4. Jesus then beams back to the Garden where he meets the women leaving the empty tomb. He allows the women to touch his feet but denies Mary’s request to embrace him, as he needs to make one more trip to heaven before his body as a whole can be embraced (feet embracing was ok). He beams himself to heaven to see his Father for a few hours, and then beams back to the Upper Room to be embraced bodily (not just his feet) by the Eleven.
    5. Sometime in between beaming down to the Upper Room, Jesus teleports over to Emmaus to freak out two of the disciples.
    6. Jesus ascends forty days later.
    7. Jesus descends at least once more to appear as a talking, bright light to Paul, the thirteenth apostle, and according to Paul, the greatest apostle of all.
    8. And then Jesus teleports himself again to sit at the right hand of the Father, although if you are a Calvinist, only Jesus spirit could have appeared to Paul, as Calvinism does not allow for Jesus body to move one inch from the right hand of the Father until the Second Coming.

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  85. They would have been just as safe in Nazareth as in Egypt.

    But you don’t understand, Nate – then they wouldn’t have been able to misuse that phrase that applied to the body of Israelites following the “exodus” – “Out of Egypt I have raised my son” – and claim that it instead was a fulfilled prophecy concerning Yeshua. The author had to take him to Egypt, in order to bring him out – ask the Ark-man how fiction writing works – it gets a little convoluted when you’re trying to construct a story to fulfill a prophecy.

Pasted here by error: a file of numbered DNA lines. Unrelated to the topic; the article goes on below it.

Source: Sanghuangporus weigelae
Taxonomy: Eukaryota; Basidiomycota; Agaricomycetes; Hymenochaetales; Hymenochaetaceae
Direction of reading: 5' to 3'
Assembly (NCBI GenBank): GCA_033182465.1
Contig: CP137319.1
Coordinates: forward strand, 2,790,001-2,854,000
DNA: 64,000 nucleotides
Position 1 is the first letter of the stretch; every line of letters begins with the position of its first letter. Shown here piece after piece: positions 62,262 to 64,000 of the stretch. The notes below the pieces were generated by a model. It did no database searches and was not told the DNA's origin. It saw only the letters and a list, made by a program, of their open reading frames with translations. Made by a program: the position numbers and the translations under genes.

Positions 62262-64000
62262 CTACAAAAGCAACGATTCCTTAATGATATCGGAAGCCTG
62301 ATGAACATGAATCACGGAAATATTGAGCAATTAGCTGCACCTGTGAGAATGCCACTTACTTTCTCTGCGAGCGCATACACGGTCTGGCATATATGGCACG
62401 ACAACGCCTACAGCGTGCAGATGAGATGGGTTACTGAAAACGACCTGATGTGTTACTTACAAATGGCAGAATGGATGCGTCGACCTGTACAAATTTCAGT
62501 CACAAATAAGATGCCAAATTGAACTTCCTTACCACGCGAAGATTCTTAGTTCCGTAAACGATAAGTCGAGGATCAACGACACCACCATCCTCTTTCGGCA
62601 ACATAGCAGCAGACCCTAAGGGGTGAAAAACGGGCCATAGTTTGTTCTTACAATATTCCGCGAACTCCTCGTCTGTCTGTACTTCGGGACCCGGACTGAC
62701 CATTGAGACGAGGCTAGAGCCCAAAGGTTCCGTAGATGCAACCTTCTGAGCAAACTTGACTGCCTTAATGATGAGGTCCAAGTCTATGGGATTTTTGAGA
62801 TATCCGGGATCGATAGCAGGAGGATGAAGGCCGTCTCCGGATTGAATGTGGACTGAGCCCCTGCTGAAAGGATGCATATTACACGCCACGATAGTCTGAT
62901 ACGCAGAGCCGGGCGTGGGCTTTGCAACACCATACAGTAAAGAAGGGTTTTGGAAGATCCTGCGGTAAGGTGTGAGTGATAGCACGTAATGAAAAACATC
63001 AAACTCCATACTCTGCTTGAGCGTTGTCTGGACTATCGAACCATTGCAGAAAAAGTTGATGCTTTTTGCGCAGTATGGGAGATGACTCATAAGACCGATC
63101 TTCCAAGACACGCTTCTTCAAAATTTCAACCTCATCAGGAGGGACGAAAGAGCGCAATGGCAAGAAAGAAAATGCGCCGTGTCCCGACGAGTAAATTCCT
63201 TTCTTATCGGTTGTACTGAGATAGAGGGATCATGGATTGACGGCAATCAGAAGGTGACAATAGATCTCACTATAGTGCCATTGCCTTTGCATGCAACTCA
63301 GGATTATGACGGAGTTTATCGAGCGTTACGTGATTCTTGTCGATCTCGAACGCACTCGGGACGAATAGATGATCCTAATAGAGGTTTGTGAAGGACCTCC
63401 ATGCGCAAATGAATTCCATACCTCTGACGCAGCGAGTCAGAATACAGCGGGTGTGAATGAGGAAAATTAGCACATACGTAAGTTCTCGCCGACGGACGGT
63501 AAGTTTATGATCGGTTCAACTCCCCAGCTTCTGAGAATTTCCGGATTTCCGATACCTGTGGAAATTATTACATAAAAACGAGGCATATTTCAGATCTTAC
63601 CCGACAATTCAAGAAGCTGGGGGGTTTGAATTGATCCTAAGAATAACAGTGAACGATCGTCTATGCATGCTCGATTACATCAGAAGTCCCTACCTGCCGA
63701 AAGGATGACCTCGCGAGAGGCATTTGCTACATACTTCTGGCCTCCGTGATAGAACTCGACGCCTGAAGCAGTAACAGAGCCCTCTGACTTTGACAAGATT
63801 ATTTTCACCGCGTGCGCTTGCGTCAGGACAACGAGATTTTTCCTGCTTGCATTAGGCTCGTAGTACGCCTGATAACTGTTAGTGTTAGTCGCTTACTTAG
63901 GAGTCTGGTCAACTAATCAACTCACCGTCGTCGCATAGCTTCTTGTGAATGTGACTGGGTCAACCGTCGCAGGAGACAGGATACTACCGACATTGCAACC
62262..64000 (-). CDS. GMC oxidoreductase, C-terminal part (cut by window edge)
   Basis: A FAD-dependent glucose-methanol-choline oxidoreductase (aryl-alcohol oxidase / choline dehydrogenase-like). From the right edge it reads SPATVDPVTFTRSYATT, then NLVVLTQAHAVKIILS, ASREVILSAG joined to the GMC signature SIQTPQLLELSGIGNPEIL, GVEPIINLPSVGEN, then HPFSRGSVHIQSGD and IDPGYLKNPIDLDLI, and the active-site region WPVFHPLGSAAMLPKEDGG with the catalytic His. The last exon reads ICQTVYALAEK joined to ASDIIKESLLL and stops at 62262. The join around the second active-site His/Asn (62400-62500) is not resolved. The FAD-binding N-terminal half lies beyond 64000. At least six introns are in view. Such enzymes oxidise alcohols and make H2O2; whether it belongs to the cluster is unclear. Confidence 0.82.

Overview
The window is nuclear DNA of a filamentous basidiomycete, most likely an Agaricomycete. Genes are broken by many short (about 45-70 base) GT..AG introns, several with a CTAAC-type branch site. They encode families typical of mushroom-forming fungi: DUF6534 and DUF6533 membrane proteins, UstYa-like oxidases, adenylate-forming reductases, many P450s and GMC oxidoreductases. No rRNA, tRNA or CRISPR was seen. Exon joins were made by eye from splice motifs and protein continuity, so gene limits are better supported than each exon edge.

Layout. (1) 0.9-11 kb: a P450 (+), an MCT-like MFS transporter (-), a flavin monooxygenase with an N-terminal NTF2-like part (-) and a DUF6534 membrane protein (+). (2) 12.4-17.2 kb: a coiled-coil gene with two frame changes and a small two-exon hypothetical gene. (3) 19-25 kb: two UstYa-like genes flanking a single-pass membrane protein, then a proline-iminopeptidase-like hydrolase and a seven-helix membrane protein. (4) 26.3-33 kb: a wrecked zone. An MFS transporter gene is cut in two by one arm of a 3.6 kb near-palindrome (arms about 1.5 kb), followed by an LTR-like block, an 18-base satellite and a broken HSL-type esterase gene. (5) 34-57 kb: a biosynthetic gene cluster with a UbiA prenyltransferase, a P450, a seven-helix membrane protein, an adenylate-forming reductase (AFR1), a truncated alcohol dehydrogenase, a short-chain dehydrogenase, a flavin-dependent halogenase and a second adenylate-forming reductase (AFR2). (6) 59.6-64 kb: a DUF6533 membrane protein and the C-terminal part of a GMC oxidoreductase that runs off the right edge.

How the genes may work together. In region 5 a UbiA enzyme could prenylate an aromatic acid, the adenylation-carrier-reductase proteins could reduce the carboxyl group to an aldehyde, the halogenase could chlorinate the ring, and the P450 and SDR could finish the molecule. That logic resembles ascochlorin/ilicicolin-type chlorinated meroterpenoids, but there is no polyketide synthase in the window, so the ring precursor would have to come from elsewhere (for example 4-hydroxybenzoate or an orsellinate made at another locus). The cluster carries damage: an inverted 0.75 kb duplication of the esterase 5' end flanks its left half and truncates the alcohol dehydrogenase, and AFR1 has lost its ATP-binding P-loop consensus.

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  86. Regarding Nate’s spreadsheet – for any of you greybeards out there – Ark – who have to put the specs on to see small print, if you’ll double-click on the spreadsheet, it will take you to it’s own page, and your cursor will develop a plus sign that will allow you to enlarge it as big as you need.

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  87. I could understand if there were just ONE discrepancy in the Bible that Christians used harmonizations to explain away. But there are so many and some, as we have mentioned, are BIG discrepancies. It is mind blowing how Christians can fail to see all these discrepancies in their inerrant holy book and still believe it is error-free.

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  88. I’ve offered this before, Gary, but I’ll do it again, in case anyone missed it:
    Contradictionsinthebible.com

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  89. I am in an odd discussion now with some dude on Answering Religious Error’s facebook page about the sandals and staff discrepancy between Mark 6, Matt 10 and Luke 9. To me, it is clearly a contradiction, but he wont budge and then calls me dishonest, silly and other names because I maintain the passages actually say different things…

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  90. William, they don’t know how to respond. They can’t agree with you, and they feel like saying “I don’t know,” or “I disagree, but I see where you’re coming from” is just as bad. It’s a shame.

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  91. William,

    I have found that when conservatives Christians are asked to look at the many discrepancies in their holy book, instead of admitting there is a problem, they turn on you and make YOU the problem: